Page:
January 12, 2006

"Alito Says He'd Emulate O'Connor's Style."

So reads an AP headline, based on this statement: "I would try to emulate her dedication and her integrity and her dedication to the case-by-case process of adjudication." Does that mean anything or is it just routine polite acknowledgment? It could be read as a rejection of decisionmaking in the form of stating crisp rules at a high level of generality: "She has been known for her meticulous devotion to the facts of the particular cases that come before her and her belief that each case needs to be decided on its complex facts." Does he plan to emulate that or can we perceive that he sees that as a problem he will solve?

UPDATE: The NYT has a quite different headline: "Alito Resists Making Comparisons to O'Connor."

7 comments:

HaloJonesFan said...

It sounds like a response to Feinstein's comment about "exorable precedent".

Hee. "exorable". That's like saying that something is "pregnable".

Troy said...

I think it means he's going to wear a white doilie on his robe.

Jake said...

I think he is referring to the early O'Conner years, when it was a good description on how she judged.

Let us hope he is not referring to the later years when she changed from a judge of the law into a legislator.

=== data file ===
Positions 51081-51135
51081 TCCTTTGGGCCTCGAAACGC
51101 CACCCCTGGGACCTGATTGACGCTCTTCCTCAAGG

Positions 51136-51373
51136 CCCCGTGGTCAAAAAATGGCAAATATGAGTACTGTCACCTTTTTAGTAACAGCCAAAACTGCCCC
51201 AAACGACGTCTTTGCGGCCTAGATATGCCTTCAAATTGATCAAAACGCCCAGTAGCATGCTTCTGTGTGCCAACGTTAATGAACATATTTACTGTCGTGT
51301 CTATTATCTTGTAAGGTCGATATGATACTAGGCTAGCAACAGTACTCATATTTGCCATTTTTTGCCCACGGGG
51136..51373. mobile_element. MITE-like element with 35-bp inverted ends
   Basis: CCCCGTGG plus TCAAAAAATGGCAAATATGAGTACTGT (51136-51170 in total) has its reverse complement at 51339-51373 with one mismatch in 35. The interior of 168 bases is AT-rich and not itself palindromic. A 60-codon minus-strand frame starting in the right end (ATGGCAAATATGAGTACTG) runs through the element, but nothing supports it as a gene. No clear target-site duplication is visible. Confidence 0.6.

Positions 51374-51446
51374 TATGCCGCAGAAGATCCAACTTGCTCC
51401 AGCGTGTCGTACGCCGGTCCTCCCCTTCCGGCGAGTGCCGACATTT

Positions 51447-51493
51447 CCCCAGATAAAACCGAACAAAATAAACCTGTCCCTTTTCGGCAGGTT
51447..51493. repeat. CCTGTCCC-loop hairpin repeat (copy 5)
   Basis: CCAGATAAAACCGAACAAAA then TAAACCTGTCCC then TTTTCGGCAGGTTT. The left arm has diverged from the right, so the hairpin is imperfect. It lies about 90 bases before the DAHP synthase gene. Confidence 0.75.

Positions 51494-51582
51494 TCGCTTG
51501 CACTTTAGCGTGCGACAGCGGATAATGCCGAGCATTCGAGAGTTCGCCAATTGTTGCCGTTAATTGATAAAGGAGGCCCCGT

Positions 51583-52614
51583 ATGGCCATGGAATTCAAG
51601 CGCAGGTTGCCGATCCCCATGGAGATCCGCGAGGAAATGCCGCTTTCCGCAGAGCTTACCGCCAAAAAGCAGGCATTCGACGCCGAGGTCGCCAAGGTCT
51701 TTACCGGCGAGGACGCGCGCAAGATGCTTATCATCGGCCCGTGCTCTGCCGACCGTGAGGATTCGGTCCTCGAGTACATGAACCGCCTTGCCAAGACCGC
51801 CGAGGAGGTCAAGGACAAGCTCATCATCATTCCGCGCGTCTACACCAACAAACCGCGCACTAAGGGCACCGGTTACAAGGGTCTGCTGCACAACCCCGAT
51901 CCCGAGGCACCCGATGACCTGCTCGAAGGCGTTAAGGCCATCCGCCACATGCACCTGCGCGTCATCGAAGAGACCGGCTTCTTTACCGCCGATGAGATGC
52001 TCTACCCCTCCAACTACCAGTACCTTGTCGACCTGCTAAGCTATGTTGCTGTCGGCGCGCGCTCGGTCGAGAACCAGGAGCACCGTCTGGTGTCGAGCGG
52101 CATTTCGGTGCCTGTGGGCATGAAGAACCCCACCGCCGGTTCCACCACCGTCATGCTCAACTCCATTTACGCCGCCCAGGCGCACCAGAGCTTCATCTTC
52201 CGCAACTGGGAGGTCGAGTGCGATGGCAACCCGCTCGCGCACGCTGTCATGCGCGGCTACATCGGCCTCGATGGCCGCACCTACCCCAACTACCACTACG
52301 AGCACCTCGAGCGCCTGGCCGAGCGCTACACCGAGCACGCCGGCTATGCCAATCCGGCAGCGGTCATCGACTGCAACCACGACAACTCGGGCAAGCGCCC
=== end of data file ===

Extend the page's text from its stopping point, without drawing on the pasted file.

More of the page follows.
Henry said...

Maybe he's taking up horseback riding. From now on, call him Slim Sam Alito from New Jersey.

LarryK said...

There's also the possibility that he was referring to Flannery O'Connor, and hereafter his legal opinions will contain footnotes from "Wise Blood" and "Everything that Rises Must Converge." OK, it's a long shot, but it would be an appropriately absurdist response to the questions he's endured...

Henry said...

LarryK -- Ha ha. I was thinking of Jeff Goldblum's New Jersey Cowboy character in Buckaroo Bonzai. Your crack is funnier.

LarryK said...

Henry W. - thanks. I'm actually a big fan of Flannery O'Connor's style, but imagine how "disturbed" and "concerned" the likes of Schumer, Durbin et al would be if Sam Alito's opinions were filled with images of O'Connor's grotesques. Come to think of it, that's probably not what we need in a Supreme Court justice.